But somehow, when there’s a concert there, Pier 17 becomes great place to spend a Friday evening. The bands are usually unknown, so it never gets too crowded. There’s an area right in front of the stage where people can stand, but we prefer to sit off to the side, closer to the shops, which offers a great view of the performers, as well as other people walking around. And this is the real reason I love concerts at Pier 17: the people-watching is unparalleled.

For such a diverse place, New York can often feel quite segmented, with different groups never really mixing. At every other NYC outdoor concert venue, you get a homogenous group of people based on the location and the act. SummerStage shows that feature indie bands are filled with hipsters and, a bit strangely, with high school and college kids eager to spend a day in the city. SummerStage dance shows can be a bit more diverse, but when it comes down to it, it’s mostly the arty, well-educated crowd. Pier 54 crowds have a bit more variety, but most people tend to be 20 and 30-somethings of the not-quite-hipster-but-almost variety. And any Williamsburg concert? No explanation necessary.

So in that respect, South Street concerts are refreshing. There’s no dominant group there. Instead, it’s a nice cross section of people of all ages that includes locals from all boroughs, office workers hanging out at the end the week, some hipsters and arty people, U.S. and international tourists, families, people who just happened to walk by an see a concert going on, and so on.

Plus, watching the sun set over the water and the buildings of lower Manhattan is pretty sweet, too.

The Craziest Apt Set-up in NYC

My boyfriend spent the weekend apartment hunting with one of our friends. They saw several places, mostly in Hell’s Kitchen, the UWS, and Morningside; some were nice and large, others were tiny and unlivable. But the scariest/craziest/most ridiculous place they saw was in the West Village.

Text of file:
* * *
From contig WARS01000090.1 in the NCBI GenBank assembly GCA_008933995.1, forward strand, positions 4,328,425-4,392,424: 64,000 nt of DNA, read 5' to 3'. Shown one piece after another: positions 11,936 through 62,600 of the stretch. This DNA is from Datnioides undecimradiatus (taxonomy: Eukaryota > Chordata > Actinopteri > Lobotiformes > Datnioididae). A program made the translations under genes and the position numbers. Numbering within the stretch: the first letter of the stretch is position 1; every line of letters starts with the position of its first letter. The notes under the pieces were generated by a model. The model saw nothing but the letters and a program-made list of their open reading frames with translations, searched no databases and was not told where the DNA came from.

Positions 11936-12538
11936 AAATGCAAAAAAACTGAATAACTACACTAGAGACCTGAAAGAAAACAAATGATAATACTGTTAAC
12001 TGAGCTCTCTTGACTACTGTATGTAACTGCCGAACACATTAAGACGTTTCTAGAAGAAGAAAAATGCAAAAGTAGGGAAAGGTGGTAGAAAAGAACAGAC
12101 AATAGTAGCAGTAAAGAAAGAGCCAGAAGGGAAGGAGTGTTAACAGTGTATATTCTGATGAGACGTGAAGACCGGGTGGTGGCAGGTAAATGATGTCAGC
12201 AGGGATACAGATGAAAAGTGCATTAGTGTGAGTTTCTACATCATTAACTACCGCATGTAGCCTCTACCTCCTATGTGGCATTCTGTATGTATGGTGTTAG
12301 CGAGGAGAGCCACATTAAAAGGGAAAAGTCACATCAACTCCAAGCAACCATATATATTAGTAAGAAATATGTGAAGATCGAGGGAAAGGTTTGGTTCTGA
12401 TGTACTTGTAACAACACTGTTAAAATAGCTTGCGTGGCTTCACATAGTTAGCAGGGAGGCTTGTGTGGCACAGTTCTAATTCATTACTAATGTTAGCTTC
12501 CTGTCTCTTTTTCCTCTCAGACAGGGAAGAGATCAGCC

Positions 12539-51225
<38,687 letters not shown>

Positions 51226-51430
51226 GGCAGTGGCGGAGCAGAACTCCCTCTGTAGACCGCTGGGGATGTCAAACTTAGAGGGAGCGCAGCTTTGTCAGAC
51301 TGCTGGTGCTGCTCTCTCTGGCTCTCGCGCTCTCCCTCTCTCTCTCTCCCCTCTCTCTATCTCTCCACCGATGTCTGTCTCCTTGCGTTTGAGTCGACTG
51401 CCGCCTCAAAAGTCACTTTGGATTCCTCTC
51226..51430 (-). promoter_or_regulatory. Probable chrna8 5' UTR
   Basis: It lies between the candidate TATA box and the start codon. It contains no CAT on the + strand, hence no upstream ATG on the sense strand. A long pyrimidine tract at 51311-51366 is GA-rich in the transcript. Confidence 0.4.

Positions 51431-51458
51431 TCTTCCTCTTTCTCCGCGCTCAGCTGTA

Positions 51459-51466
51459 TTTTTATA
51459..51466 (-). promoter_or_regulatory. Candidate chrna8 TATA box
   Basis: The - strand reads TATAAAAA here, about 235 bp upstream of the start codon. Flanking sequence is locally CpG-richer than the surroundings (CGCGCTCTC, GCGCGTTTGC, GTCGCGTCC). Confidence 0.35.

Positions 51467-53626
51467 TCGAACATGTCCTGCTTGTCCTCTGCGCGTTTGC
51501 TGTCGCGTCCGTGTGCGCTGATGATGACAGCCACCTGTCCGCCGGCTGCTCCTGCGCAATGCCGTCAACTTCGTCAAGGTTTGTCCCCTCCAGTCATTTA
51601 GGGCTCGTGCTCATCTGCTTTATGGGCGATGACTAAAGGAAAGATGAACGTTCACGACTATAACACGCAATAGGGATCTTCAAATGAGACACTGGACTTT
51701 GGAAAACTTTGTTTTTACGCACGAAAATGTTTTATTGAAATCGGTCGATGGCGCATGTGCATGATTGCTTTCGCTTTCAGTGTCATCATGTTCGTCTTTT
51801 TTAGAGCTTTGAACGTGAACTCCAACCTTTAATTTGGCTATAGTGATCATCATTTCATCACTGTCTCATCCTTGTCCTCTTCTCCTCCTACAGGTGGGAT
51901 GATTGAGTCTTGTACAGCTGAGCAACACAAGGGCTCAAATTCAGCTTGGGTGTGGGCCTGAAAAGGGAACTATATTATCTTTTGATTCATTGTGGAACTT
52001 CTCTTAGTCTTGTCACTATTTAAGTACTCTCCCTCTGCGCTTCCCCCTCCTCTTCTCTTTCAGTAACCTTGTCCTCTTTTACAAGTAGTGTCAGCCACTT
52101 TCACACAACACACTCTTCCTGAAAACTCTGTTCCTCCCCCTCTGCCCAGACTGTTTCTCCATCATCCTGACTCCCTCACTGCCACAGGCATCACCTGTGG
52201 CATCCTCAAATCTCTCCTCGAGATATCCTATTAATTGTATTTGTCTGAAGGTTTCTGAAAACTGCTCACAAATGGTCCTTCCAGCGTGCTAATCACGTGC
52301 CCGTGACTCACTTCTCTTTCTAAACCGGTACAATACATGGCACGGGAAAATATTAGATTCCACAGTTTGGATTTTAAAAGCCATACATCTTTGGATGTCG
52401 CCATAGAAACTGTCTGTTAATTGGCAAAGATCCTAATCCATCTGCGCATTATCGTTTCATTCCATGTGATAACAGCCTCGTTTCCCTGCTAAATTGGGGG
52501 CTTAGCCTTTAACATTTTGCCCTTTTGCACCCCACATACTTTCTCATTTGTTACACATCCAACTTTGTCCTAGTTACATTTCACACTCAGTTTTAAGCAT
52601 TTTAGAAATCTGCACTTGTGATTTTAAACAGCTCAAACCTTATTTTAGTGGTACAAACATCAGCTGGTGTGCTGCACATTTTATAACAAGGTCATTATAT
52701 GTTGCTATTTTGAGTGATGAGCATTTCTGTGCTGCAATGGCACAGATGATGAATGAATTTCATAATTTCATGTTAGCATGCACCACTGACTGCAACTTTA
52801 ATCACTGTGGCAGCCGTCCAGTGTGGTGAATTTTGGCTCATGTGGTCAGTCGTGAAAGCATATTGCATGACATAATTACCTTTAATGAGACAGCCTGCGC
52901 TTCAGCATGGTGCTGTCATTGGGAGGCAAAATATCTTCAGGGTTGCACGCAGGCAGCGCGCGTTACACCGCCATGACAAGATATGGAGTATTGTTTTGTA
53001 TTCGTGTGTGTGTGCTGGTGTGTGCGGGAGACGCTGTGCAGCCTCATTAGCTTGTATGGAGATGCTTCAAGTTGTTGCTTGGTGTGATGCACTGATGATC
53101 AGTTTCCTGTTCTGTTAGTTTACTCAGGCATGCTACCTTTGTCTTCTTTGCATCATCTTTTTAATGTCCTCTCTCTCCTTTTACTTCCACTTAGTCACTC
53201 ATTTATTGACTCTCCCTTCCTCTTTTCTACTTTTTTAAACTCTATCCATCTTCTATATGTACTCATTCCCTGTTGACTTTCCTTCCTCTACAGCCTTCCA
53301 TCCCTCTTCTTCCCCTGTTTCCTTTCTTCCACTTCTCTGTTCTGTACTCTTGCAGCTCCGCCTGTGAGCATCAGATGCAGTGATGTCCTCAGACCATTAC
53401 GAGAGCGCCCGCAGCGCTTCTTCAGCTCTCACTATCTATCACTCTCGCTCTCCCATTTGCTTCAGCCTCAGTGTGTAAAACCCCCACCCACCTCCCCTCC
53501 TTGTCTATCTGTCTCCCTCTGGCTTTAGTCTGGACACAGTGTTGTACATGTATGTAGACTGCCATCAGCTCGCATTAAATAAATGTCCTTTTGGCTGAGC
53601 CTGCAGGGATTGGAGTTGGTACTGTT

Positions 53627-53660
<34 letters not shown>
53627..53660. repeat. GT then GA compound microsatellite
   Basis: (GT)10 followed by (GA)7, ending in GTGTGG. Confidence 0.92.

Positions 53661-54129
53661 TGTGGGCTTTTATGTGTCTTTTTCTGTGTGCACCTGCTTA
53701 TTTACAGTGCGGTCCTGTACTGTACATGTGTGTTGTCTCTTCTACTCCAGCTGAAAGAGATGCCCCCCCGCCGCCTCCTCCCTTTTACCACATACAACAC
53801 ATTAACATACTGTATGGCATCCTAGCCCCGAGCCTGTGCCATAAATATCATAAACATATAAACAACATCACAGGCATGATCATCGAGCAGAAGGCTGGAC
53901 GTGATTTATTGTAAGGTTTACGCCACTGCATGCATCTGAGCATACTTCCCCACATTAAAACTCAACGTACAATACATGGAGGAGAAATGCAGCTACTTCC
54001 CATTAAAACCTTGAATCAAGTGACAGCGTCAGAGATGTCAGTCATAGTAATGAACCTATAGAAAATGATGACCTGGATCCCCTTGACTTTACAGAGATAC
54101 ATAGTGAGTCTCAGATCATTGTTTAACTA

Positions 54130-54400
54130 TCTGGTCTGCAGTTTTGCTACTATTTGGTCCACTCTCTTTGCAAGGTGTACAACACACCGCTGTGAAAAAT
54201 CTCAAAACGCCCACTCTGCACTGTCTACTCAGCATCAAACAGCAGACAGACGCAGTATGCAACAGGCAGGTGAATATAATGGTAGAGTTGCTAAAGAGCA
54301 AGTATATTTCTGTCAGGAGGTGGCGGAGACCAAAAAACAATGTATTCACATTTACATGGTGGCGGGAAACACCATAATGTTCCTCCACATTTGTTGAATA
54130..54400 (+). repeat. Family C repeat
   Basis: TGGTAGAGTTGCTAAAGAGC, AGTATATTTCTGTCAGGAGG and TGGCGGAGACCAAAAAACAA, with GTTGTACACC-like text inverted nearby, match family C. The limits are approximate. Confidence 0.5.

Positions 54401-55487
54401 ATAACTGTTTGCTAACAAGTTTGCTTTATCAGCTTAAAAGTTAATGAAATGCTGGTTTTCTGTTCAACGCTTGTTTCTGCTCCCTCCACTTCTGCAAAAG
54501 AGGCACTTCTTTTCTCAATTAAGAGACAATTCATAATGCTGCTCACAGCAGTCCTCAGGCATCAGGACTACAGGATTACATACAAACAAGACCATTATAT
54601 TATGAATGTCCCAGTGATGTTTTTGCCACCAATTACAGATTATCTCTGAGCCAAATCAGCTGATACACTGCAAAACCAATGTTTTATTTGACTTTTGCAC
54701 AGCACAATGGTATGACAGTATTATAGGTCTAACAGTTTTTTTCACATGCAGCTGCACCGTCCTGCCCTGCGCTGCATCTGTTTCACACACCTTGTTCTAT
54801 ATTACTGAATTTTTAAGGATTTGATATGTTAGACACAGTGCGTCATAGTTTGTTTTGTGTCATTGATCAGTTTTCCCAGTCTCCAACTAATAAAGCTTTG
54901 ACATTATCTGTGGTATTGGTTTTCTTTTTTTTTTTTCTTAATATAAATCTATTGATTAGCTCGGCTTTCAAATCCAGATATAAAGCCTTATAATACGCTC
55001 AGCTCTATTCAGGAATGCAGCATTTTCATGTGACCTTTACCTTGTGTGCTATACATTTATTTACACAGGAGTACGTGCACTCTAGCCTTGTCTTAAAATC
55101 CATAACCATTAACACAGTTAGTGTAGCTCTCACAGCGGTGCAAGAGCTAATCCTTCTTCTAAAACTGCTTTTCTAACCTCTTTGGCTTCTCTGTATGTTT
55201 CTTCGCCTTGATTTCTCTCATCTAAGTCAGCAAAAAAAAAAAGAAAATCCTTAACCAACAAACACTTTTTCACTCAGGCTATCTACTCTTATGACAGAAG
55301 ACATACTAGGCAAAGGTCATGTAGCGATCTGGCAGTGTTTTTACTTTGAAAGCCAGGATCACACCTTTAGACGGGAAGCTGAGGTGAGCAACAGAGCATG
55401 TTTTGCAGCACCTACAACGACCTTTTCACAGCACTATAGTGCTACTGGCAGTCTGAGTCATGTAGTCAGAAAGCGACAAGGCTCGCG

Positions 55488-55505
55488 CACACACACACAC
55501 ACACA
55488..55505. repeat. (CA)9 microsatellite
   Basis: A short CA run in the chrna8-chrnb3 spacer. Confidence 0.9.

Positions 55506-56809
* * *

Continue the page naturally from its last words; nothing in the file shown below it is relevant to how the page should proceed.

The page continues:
This two-bedroom was in a prime location near 6th Ave. and W. Houston. But it didn’t have a private bathroom. The toilets were down the hallway behind two padlocked doors. On the “upside,” though, it did have a tub and shower — that was conveniently located in the kitchen, right next to the sink.

This apparently led to an animated discussion about whether it would be worse to share a toilet or shower with strangers. I, personally, would rather share a toilet and have my own shower; there’s nothing grosser than dealing with other peoples’ hair. Except, maybe, washing your veggies in a sink right next to your shower.

The Best Part of My Current Office

For the past few weeks, I’ve been working at an in-house web editing gig. The offices are on the 15th floor of a typical, nondescript building in the 30s — there’s nothing remarkable about the space except for this feature: a tiny patio that looks out at water towers, rooftops, and other buildings. Sure, there are cigarette butts scattered around the floor and the railing and door are rusty. But it feels like such a luxury to be able to step outside and get a breath of fresh air every so often in a quiet spot in the middle of midtown.

Michael Jackson Remembered in Harlem

The Apollo Theater has become NYC’s unofficial Michael Jackson mourning spot. Soon after the King of Pop’s death, heartbroken fans transformed a makeshift wall next to the theater into a shrine covered with scrawled remembrances and photos. Yesterday, thousands of mourners attended an MJ tribute at the venue that included music, dancing, and a eulogy by Al Sharpton. Tonight, the Apollo’s Amateur Night will be dedicated to Jackson.

My gym is in Harlem, right across the street from the Apollo, and I stopped by after my workout. It was only 9 a.m. but people were already writing messages on the memorial wall; others were lined up outside the theater. Nearby, TV vans waited by the curb and vendors unloaded Michael Jackson merchandise onto folding tables.

It was hard to look at the makeshift memorial and not feel a little choked up. No matter how odd or freakish Jackson has been in the past years, there’s no denying the impact he had on music — or the impact his music had on the world — and an incredible amount of talent has gone to waste.